Environmental Monitoring and Assessment

, Volume 165, Issue 1–4, pp 577–583 | Cite as

Photochemical pollution indicators—an analysis of 12 European monitoring stations

  • E. Kovač-Andrić
  • G. Šorgo
  • N. Kezele
  • T. CvitašEmail author
  • L. Klasinc


Indicators were devised to classify air pollution monitoring sites according to the type of expected photochemical pollution. The indicators are based on measured ozone volume fractions, the most frequently monitored component of photochemical pollution, and in particular on two contributions: one due to the ratio of daily maximum-to-minimum ozone volume fractions and the other to observed peak values. The two contributions regarded as independent are logically connected by “and” and therefore mathematically combined by multiplication. The criterion of classification is mainly described by the mentioned ratio and incidences of ozone volume fractions exceeding the limit of 80 ppb. Twelve monitoring stations within the European network (Cooperative programme for monitoring and evaluation of long-range transmission of air pollutants in Europe, EMEP) were classified according to this indicator predicting what ozone levels can be expected at the particular sites during the growth season (April through September) into three groups: clean, medium, and polluted, based on the data for the 7 years (1997 to 2003).


Tropospheric ozone Photochemical pollution Air pollution indicator Monitoring EMEP 


Unable to display preview. Download preview PDF.

Unable to display preview. Download preview PDF.


  1. Butković, V., Cvitaš, T., & Klasinc, L. (1990). Photochemical ozone in the Mediterranean. The Science of the Total Environment, 99, 145–151. doi: 10.1016/0048-9697(90)90219-K.CrossRefGoogle Scholar
  2. Chen, T.-M., Gokhale, J., Shofer, S., & Kuschner, W. G. (2007). Outdoor air pollution: Ozone health effects. The American Journal of the Medical Sciences, 333(4), 244–248. doi: 10.1097/MAJ.0b013e31803b8e8c.CrossRefGoogle Scholar
  3. Cvitaš, T., Kezele, N., Klasinc, L., & Lisac, I. (1995). Ozone measurements in Croatia. Pure and Applied Chemistry, 67, 1450–1453.Google Scholar
  4. Fischer, P. H., Brunekreef, B., & Lebret, E. (2004). Air pollution related deaths during the 2003 heat weave in the Netherlands. Atmospheric Environment, 38, 1083–1085. doi: 10.1016/j.atmosenv.2003.11.010.CrossRefGoogle Scholar
  5. Jeftić, J., & Cvitaš, T. (1991). Analysis of ozone monitoring data. Journal of Mathematical Chemistry, 8, 283–289. doi: 10.1007/BF01166943.CrossRefGoogle Scholar
  6. Ko, F. W. S., Tam, W., Wong, T. W., Lai, C. K. W., Wong, G. W. K., Leung, T.-F., et al. (2007). Effects of air pollution on asthma hospitalization rates in different age groups in Hong Kong. Clinical and Experimental Allergy, 37, 1312–1319. doi: 10.1111/j.1365-2222.2007.02791.x.CrossRefGoogle Scholar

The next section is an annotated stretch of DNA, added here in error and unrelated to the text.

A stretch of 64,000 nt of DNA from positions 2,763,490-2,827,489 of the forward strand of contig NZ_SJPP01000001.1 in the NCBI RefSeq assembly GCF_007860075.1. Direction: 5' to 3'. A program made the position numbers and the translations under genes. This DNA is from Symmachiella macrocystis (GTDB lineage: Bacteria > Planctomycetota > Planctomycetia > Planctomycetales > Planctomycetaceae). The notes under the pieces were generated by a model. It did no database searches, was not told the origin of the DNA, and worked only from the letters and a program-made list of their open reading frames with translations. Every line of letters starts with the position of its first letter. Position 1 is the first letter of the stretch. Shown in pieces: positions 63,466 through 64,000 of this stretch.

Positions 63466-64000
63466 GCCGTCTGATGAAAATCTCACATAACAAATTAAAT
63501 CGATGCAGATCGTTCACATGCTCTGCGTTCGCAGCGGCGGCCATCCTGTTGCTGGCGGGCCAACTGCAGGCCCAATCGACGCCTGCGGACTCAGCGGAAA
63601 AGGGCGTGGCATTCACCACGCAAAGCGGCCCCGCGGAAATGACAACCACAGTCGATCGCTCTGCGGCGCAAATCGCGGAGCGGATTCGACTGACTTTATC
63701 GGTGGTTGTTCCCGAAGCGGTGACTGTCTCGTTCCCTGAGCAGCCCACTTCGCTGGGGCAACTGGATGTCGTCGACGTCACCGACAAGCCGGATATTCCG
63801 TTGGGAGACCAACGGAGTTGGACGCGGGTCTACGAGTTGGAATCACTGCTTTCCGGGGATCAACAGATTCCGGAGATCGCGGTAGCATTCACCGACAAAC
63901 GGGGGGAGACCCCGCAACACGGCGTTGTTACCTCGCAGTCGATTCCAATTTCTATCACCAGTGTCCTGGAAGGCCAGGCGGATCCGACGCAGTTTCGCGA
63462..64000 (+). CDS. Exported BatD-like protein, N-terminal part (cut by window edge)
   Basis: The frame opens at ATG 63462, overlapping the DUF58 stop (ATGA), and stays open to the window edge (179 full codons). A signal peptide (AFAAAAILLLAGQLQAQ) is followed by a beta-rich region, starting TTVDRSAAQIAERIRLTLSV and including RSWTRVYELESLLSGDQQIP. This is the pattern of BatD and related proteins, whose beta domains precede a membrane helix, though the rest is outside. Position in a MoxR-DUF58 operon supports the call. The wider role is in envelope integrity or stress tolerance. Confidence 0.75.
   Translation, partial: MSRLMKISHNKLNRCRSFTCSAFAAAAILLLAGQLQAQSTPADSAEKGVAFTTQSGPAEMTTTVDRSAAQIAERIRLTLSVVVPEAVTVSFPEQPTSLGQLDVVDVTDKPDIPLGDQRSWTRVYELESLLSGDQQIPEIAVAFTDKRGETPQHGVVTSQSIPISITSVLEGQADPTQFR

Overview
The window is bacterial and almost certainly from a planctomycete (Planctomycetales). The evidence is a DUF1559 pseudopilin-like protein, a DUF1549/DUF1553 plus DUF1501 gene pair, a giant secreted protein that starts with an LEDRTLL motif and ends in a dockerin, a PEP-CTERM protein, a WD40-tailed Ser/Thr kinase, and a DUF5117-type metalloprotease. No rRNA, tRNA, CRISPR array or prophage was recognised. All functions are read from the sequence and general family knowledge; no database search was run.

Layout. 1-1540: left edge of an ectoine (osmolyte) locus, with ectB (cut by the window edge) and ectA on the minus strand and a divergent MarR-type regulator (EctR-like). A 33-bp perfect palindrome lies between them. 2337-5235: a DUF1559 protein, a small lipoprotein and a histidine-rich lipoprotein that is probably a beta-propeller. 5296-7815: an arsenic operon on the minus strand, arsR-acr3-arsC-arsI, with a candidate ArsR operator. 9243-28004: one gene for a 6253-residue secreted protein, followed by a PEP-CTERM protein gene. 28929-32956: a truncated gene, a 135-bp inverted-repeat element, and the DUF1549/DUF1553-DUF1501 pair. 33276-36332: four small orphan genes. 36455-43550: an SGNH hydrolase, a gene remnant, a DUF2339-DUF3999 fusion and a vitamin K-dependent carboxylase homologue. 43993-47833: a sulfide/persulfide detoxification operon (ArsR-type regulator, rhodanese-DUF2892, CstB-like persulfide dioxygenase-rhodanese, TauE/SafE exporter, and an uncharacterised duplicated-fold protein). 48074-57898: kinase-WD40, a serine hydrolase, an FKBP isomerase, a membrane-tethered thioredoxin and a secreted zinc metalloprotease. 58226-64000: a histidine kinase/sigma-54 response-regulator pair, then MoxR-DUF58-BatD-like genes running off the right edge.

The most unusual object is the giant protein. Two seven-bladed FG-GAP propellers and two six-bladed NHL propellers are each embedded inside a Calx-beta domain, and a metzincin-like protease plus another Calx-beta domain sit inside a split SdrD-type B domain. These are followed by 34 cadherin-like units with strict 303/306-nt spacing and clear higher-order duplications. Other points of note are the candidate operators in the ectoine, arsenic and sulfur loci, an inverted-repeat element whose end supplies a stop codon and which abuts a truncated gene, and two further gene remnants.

7. Maitre, A., Bonneterre, V., Huillard, L., Sabatier, P., & de Gaudemaris, R. (2006). Impact of urban atmospheric pollution on coronary disease. European Heart Journal, 27, 2275–2284. doi: 10.1093/eurheartj/ehl162.CrossRefGoogle Scholar
  8. McNaught, A. D., & Wilkinson, A. (1997). Compendium of chemical terminology. Oxford: Blackwell Science.Google Scholar
  9. Musselman, R. C., & Massman, W. J. (1999). Ozone flux to vegetation and its relationship to plant response and ambient air quality standards. Atmospheric Environment, 33, 65–73. doi: 10.1016/S1352-2310(98)00127-7.CrossRefGoogle Scholar
  10. Ruidavets, J.-B., Cournot, M., Cassadou, S., Giroux, M., Meybeck, M., & Ferrières, J. (2005). Ozone air pollution is associated with acute myocardial infarction. Cicrulation, 111, 563–569. doi: 10.1161/01.CIR.0000154546.32135.6E.CrossRefGoogle Scholar
  11. Sarnet, J. A., & Holguin, F. (2007). Asthma and air quality. Current Opinion in Pulmonary Medicine, 13, 63–66.CrossRefGoogle Scholar
  12. Stedman, J. R. (2004). The predicted number of air pollution related deaths in the UK during the August 2003 heatwave. Atmospheric Environment, 38, 1087–1090.CrossRefGoogle Scholar
  13. Wayne, R. P. (2000). Chemistry of the atmospheres (3rd ed., pp. 422–439). Oxford: Oxford University Press.Google Scholar
  14. West, J. J., Szopa, S., & Hauglustaine, D. A. (2007). Human mortality effects of future concentrations of tropospheric ozone. Comptes Rendus Geoscience, 339, 775–783. doi: 10.1016/j.crte.2007.08.005.CrossRefGoogle Scholar
  15. Zanobetti, A., & Schwartz, J. (2008). Mortality displacement in the association of ozone and mortality: An analysis of 48 cities in the United States. American Journal of Respiratory and Critical Care, 177, 184–189. doi: 10.1164/rccm.200706-823OC.CrossRefGoogle Scholar

Copyright information

© Springer Science+Business Media B.V. 2009

Authors and Affiliations

  • E. Kovač-Andrić
    • 1
  • G. Šorgo
    • 2
  • N. Kezele
    • 2
  • T. Cvitaš
    • 2
    • 3
    Email author
  • L. Klasinc
    • 2
  1. 1.Department of ChemistryJ. J. Strossmayer University of OsijekOsijekCroatia
  2. 2.Ruđer Bošković InstituteZagrebCroatia
  3. 3.Department of ChemistryUniversity of ZagrebZagrebCroatia

Personalised recommendations